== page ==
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Childcare for Working Mothers: why is it not prominent on the international development agenda?


Development Pathways

Increasingly, developed countries are recognising that free childcare needs to play a prominent role in employment and social protection policy. For example:

  • From August this year, all German children will have the right to a place in day-care to enable their mothers to take a job (see article). Germany has realised that, as its population ages and its labour force shrinks, it needs to encourage more women into work.
  • recent study in the UK has indicated that placing children into childcare while their mothers work has no negative impacts on children: they have the same emotional and cognitive development as children whose mothers stay at home.
  • The Joseph Rowntree Foundation’s recent analysis of social security reforms in the UK indicates that the provision of free childcare significantly increases incentives for mothers to take employment.
  • In a recent Pathways’ Perspectives, we explained how free childcare is one of the main reasons for lower child poverty in OECD countries. Working mothers add substantially to the family income, thereby lifting many families above the poverty line. Childcare is particularly important for single mothers. In fact, it is likely that free childcare has a greater impact on child poverty than cash benefits.

So, why does childcare receive so little attention in international development? Many children in developing countries would clearly benefit if their mothers could return to work after giving birth. In fact, in India childcare was recognised by the 2002 Commission for Labour as one of the three main issues causing insecurity for poor women. The absence of childcare services in developing countries can cause significant harm to children. In Bangladesh, for example, many women employed by factories are forced to leave work when they give birth, just at the point in their lives when they need more cash to care for their children. Few factories in Dhaka provide childcare for their female employees and government provision – while it exists – is minimal and probably captured by the better off. The same situation occurs in other countries where garment factories are prominent.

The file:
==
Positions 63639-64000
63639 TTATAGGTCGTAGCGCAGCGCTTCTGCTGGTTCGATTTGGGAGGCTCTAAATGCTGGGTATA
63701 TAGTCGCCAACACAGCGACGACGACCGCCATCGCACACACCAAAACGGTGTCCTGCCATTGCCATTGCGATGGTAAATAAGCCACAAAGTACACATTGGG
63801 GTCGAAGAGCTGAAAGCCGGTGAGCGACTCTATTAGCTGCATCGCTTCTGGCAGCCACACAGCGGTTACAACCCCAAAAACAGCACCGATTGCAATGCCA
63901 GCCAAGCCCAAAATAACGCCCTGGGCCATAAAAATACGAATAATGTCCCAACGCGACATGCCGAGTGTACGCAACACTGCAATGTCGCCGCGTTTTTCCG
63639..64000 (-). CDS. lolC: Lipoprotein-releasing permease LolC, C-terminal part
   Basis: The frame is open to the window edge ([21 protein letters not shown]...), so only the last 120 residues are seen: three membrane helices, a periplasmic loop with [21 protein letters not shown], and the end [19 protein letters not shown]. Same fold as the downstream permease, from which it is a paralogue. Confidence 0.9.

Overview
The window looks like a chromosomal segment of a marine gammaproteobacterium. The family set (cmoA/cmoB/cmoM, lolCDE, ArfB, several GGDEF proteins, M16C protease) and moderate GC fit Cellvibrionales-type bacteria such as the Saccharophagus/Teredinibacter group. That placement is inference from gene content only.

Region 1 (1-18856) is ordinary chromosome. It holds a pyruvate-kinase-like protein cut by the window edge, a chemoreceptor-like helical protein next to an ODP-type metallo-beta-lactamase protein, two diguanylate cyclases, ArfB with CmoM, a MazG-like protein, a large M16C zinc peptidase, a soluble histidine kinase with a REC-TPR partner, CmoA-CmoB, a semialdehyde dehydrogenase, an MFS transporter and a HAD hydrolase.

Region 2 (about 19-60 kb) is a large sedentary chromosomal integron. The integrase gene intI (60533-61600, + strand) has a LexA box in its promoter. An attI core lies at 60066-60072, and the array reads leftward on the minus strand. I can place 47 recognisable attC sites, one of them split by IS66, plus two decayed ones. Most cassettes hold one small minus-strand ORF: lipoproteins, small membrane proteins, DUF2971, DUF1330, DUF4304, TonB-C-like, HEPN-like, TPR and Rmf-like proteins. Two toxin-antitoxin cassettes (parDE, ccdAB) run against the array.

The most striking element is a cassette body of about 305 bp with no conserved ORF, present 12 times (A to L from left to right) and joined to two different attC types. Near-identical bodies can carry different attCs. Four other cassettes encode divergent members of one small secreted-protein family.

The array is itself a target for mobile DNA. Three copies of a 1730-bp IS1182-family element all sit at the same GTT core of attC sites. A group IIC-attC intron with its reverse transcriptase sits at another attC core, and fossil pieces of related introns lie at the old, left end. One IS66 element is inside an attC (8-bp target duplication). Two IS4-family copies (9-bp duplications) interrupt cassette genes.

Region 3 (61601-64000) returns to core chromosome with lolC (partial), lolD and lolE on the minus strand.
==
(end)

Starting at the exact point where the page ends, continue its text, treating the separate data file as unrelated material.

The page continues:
However, in the absence of childcare services, many women have no choice but to return to work. Yet, this has consequences for others. Some mothers are forced to withdraw their older daughters from school to care for their younger siblings while others seek support from the children’s grandmothers. While grandmothers with pensions are in a better position to provide care, the reality is that, across developing countries, most older women are still without a pension. If they provide care, they themselves may have to leave work, placing the overall extended family in a worse financial position. 

Few international development agencies have recognised the importance of providing childcare. AusAID is one exception and, in its Gender Equality and Women’s Empowerment Strategy, it commits to looking for innovative solutions for the care of young children, as a means of supporting women’s economic empowerment. However, I’m not yet aware of practical examples of formal childcare being implemented by international agencies, at least not at scale. It would be useful to hear of any.

Childcare for working mothers needs to rise up the development agenda, in particular in urban centres within developing countries. It needs to be part of a continuum of care for children that includes Early Childhood Development centres – which should be provided full-time and not just for half days – through to school. Greater investment in childcare will help both national economies and working families. 

Childcare services may even partially pay for themselves. The increased incomes of women in work will provide governments with taxes – even through indirect taxation such as VAT – which can be reinvested in childcare services themselves. Indeed, another additional benefit will be the jobs provided to those women employed as carers, a form of social “public works” which is likely to have more sustainable benefits than much of the infrastructure built by workfare programmes.

At the very least, in our work advising agencies and governments, Development Pathways will continue to promote greater investment in childcare. You never know, one day we may even convince the right people of its value and begin to see some real change.